GARY FRETZ: Welcome back to our show. I am Gary Fretz and my co-hosts are Stephen and Estelle Cockcroft. And we are talking about getting off the grid. Stephen, how tech savvy do you need to be to go long distance cruising?
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STEPHEN COCKCROFT: You need to understand your boat to go long distance cruising. You are going to find you are going to be in places where there is no service, where there are no dealers or mechanics or sail lofts or anything to help you. You know, I recommend you do a diesel course and understand a diesel engine. I mean, you’re never able to rebuild it, but if it has an airlock you need to be able to know how to be able to bleed it. Or if it throws a fan belt, you need to know how to change it. Or if its raw water impeller goes, you need to know how to change it. So you need to know basic diesel engine maintenance. [See our tips on how a marine diesel engine works and other catamaran maintenance tips.]
You need to know how to change the oil, check the sail drive oils or the gear box oils depending on what boats you have. You need to be savvy about the engine. You need to understand it. A basic understanding of electrical is probably an advantage. The boat’s 12-volt system is pretty logical if you have enough time to sit and think about it.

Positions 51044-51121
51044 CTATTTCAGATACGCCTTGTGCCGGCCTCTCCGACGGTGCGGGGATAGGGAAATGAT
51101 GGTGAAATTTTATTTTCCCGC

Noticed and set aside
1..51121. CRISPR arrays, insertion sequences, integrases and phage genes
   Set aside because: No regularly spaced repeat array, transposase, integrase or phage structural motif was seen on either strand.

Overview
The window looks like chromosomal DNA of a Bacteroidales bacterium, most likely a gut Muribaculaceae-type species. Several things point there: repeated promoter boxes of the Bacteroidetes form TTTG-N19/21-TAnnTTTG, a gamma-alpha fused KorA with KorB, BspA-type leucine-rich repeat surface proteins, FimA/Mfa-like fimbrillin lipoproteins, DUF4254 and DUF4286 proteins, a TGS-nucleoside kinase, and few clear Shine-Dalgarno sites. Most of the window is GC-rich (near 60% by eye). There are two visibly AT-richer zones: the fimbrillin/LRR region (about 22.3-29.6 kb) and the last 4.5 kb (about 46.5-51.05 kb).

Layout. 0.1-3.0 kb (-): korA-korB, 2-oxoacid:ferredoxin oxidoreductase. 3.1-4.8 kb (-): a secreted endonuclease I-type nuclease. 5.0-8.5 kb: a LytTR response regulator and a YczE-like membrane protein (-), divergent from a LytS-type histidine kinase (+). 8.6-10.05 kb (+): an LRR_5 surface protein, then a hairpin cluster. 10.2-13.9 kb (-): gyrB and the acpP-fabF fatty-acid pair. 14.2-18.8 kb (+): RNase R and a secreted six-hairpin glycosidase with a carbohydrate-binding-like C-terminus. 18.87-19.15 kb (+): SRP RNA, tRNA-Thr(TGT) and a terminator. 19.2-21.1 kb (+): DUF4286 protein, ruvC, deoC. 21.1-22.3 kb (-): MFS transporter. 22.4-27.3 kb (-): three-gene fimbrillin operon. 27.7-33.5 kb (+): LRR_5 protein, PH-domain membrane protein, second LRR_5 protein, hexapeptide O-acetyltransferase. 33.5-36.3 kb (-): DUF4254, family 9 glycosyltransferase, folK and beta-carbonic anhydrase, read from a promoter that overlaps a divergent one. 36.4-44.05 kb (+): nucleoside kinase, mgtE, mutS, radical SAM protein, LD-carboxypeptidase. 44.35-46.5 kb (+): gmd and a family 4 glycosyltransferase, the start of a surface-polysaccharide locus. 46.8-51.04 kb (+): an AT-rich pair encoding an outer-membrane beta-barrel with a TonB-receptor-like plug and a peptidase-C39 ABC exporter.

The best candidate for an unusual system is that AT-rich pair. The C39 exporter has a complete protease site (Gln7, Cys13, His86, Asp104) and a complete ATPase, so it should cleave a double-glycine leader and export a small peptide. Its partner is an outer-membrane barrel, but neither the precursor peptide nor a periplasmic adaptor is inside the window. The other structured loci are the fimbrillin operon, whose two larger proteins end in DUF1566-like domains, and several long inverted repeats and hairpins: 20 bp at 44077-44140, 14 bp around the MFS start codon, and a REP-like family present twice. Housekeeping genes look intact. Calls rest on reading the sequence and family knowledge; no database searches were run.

Electronics, make sure you have all the manuals. Always make sure you have the manuals for every single thing that you put on the boat so that you always have a reference that you can go back to. You know, if you look on catamaranguru.com, you will see the boats that we had. You know I actually built some of them ourselves. So being very fortunate in completely understanding the vessels we have been on and I can tell you it has always been a huge advantage.